§ MR. J. DILLON (Mayo, E.)
Mr. Speaker, I beg to ask leave to move the adjournment of the House in order to call attention to a matter of urgent public impor-ance—namely, the extraordinary language used by the Crown Prosecutor in the Court House at Westport, Mayo, on Thursday last, and the subsequent action 1536 of the police in violently dispersing a public meeting without notice or proclamation.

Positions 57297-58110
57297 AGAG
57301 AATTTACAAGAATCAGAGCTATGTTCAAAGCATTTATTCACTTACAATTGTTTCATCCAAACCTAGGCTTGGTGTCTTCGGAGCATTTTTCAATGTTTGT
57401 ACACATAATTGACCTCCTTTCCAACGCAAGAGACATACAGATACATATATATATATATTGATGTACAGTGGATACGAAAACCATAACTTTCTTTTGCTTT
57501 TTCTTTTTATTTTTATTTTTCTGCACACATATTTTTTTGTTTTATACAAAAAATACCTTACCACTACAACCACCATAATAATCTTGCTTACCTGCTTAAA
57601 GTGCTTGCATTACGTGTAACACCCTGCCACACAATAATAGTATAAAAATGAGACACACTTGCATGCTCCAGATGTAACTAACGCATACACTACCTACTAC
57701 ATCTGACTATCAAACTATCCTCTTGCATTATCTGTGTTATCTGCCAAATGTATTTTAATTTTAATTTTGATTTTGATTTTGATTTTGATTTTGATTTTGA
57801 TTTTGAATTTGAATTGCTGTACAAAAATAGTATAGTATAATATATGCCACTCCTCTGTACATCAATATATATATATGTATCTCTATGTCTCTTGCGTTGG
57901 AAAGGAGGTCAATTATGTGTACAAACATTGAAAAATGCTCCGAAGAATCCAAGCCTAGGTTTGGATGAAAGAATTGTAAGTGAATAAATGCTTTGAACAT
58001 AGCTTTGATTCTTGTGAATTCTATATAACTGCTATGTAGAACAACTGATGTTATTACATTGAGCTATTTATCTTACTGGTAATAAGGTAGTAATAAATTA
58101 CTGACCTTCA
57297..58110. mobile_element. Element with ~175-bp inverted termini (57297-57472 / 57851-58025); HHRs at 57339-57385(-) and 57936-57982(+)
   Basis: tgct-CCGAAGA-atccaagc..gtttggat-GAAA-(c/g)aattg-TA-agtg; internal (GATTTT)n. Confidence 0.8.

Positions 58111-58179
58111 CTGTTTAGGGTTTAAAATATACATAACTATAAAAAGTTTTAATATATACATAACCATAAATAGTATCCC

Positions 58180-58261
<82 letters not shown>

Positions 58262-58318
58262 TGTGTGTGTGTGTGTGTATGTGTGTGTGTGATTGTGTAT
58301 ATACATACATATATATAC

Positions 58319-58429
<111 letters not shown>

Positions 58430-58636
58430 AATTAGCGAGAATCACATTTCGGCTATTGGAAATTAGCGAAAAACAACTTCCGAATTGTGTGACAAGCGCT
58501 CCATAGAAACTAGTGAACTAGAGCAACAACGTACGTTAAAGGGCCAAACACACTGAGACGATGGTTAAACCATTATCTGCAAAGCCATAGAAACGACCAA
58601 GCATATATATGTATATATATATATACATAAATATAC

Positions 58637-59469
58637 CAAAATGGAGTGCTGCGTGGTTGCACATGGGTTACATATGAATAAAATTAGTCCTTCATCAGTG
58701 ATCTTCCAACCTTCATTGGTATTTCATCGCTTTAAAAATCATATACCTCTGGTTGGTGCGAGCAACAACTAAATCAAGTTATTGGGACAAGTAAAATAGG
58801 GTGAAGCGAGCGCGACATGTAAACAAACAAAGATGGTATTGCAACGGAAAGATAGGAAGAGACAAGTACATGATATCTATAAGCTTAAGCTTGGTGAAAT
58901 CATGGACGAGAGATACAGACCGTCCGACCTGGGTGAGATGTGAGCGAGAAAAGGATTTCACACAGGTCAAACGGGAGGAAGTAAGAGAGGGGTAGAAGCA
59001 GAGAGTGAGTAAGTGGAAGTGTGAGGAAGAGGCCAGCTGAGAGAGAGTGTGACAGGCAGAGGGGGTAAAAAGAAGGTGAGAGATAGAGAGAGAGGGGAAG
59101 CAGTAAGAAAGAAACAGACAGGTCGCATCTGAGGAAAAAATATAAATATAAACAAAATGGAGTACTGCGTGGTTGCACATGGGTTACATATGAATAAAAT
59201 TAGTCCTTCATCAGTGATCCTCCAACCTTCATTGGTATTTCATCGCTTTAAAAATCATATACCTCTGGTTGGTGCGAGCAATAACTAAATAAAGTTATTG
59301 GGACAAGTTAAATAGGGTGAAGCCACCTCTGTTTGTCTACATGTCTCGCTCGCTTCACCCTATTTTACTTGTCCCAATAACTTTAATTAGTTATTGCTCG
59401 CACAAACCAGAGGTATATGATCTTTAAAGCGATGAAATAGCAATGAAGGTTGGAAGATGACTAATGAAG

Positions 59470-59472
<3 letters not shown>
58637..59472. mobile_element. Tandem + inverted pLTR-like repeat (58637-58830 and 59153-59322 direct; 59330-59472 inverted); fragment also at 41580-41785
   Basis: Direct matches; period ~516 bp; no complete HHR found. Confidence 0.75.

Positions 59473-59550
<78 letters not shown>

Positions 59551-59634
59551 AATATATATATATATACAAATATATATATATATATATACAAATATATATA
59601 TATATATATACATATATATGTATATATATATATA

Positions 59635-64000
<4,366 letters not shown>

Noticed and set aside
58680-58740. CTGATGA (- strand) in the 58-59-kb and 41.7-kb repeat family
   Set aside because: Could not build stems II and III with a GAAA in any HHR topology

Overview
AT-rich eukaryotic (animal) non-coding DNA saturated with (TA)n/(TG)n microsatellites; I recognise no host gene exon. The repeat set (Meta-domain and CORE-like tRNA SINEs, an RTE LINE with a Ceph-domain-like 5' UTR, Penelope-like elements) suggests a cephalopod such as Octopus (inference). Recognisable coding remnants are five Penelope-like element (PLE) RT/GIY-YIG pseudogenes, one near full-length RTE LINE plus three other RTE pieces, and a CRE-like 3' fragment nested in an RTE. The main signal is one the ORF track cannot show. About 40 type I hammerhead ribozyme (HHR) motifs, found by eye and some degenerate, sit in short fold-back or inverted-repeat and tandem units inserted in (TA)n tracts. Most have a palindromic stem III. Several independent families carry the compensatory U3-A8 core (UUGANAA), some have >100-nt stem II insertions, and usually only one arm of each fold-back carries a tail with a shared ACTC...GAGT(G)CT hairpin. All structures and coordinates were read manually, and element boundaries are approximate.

§ MR. SPEAKER
The first part of the hon. Member's motion refers to the language used by the Crown Prosecutor, and the second part to the subsequent action of the police. I suppose the hon. Gentleman proposes to connect the two, as the first alone would not constitute a matter of urgent public importance. Has the hon. Member the leave of the House?
[The pleasure of the House not having been signified, Mr. SPEAKER called on those Members who supported the Motion to rise in their places, and not less than 40 Members having accordingly risen:]
§ MR. DILLON